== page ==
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British Champs 2020

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  • #76
    RunUnlimited that's a very interesting and comprehensive summary of male 400m hurdlers in the UK currently – thank you.

    Chalmers is indeed a real talent, and is backing it up with some very good performances indeed. Becoming the UK Champion certainly topped it off – he was a clear winner and took the penultimate flight of hurdles particularly well. He has adapted well since his coach James Hillier left for India, and in Matt Elias (his current coach) he's got someone who has a very good understanding of the event. Everyone will be keeping an eye on him with his UK title and No.1 ranking (thus far) in 2020.

    As for McAlister, I hope you don't mind my pointing out that he is in fact a civil servant as opposed to a lawyer (he studied Economics and Politics at Birmingham). But he has progressed steadily year on year, and his recent successes have dwarfed those of his training partner, Jacob Paul, who had always been the superior athlete at junior through to U23 level. McAlister has long accepted that his hurdle technique is not as good as it could be, and you can see in his performance at the UK Championships that he stutters into hurdle 5 (indeed, he did the exact same at the UK Championships in 2019 as well). But his strength as a 400m flat runner and ability to pace a 400m H race pretty evenly has made for some very good times indeed (though more so in 2019). He also works full-time, which is impressive for an athlete of his level.

    As for Knibbs, I strongly suspect he will go sub-50 next season, as he has the 400m strength for sure. He has developed a habit in previous years of stuttering into the first hurdle a little though, and his hurdling generally on both right and left leg lead could do with some improvement (Chalmers, for example is a superior hurdler technically). But if he changes his stride pattern next season – and he's indicated he's going to – then he will be competing head-to-head against Chalmers again in the 400m H. He has a particularly very strong finish, no better exemplified than when he won the BUCS 400m H final last season. If he can tighten up his hurdling (Lawrie is another example of an excellent hurdler), he will be a real threat.

    If I am not mistaken, has Seb Rodger not retired from the sport? He had a bad injury last year and I think that effectively made up his mind to quit.

    Jacob Paul is a more curious case, it has to be said. His 2017 was excellent, but 2018 saw him injured immediately before the Commonwealth Games at the Gold Coast. For much of 2019, a lot of his performances seemed below-par, but to his credit, he came through very strongly in the season's latter races to take a British title. Running his second fastest time ever in the final of the UK Championships last year was an excellent run. Again though, as in 2017, he just missed out on the World Championships. I believe he is still yet to represent England or Great Britain at a major international as a senior athlete? But you are quite correct, time is still on his side. Perhaps he has had a lot of injuries to contend with this year. He seems in the right group to push on, though, as Marina Armstrong has quite a few strong athletes in her group currently (Jessie Knight, for example).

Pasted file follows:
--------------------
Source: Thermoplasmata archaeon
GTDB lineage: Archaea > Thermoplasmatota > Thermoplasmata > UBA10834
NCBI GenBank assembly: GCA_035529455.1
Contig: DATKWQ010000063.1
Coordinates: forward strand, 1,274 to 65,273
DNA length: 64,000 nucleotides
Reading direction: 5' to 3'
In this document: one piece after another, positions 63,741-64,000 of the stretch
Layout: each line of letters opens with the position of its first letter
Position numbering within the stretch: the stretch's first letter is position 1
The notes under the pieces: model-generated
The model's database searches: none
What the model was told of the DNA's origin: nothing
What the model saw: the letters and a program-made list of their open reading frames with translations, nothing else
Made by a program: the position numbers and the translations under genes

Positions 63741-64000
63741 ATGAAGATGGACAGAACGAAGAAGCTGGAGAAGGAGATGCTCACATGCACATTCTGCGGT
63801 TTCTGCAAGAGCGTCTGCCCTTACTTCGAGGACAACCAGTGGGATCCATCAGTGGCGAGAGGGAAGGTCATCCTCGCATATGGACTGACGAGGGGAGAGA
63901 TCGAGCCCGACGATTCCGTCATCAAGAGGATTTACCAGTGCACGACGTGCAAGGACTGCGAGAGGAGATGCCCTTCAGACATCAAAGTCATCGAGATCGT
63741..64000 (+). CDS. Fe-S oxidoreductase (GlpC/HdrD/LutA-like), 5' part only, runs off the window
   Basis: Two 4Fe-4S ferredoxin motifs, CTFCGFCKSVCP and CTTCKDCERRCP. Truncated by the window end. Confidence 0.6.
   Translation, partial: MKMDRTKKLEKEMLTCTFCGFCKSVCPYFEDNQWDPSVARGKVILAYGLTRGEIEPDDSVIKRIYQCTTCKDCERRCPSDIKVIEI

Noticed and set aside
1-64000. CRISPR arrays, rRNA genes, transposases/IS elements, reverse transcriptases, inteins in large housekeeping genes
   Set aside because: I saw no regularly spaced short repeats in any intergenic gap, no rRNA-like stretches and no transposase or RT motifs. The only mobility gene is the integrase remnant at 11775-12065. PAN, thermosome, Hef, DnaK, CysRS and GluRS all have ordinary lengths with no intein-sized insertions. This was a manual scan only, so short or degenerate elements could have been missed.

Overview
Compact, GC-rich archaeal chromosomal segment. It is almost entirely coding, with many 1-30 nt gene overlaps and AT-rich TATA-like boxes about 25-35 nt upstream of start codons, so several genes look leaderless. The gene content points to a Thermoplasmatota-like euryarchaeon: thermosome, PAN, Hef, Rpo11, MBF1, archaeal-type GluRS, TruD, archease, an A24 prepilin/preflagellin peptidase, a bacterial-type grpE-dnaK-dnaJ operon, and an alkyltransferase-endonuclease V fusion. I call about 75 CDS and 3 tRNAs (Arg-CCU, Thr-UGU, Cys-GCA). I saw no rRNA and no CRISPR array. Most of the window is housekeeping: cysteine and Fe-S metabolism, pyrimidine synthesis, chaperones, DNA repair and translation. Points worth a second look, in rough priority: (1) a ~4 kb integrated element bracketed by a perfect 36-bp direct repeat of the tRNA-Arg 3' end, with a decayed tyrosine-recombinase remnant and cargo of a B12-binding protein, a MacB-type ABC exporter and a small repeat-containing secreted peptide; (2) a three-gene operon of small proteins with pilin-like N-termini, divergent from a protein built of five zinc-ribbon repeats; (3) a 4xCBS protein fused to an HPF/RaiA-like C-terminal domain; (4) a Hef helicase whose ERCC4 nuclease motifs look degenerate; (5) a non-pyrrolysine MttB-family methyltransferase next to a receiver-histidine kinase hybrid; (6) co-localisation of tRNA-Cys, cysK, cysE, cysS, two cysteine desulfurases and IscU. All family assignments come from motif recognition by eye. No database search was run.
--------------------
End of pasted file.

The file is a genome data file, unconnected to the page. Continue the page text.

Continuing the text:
As for Seamus Derbyshire, he is continuing to improve year on year, which is very encouraging to see. His time at Nuneaton (50.44sec) in windy conditions was a really good run, though he couldn't quite repeat it in Manchester. He evidently has the odd disaster though, with a string of DNFs this season (either falling at a latter hurdle, or running past the first hurdle) and a couple of other falls in 2019 (though it has to be said he took his tumble at UK Championships last season in good humour!). Above all that however, he performs when it matters. At both of his major competitions as a junior (Commonwealth Youth Games and European Juniors) he has come away with both a personal best *and* silverware. Knibbs and Chalmers have both had their respective failures at major international comps, with Chalmers having been disqualified at European Juniors 2019 and Knibbs at the same competition in 2017. Derbyshire does not have such blots on his copybook. His 400m time is also improving (he set a PB of 48.54 at Nuneaton earlier in the season). Like Chalmers, he is a good hurdler technically – he spends very little time in the air, which is a real attribute given his height. It'll serve him well for sure.

    But what about Efe Okoro? It turns out he has been hurdling for longer than I had thought, but he really has had a breakthrough year in 2020, running sub-50 for the first time. His 400m flat time is also very strong. Tony Hadley is perhaps better known for coaching 400m flat runners (Matt Hudson-Smith or Derek Redmond for example) but things seem to be going very well for him and Okoro just now. His technique is a little inefficient but makes up for it with superb strength and basic speed. Doubling up with both the 400m H and the 400m at the UK Championships seemed an odd move initially, but I reckon it paid off.

    It will be very interesting indeed to see how these hurdlers develop in 2021 where, one hopes, there will be a full season of competition.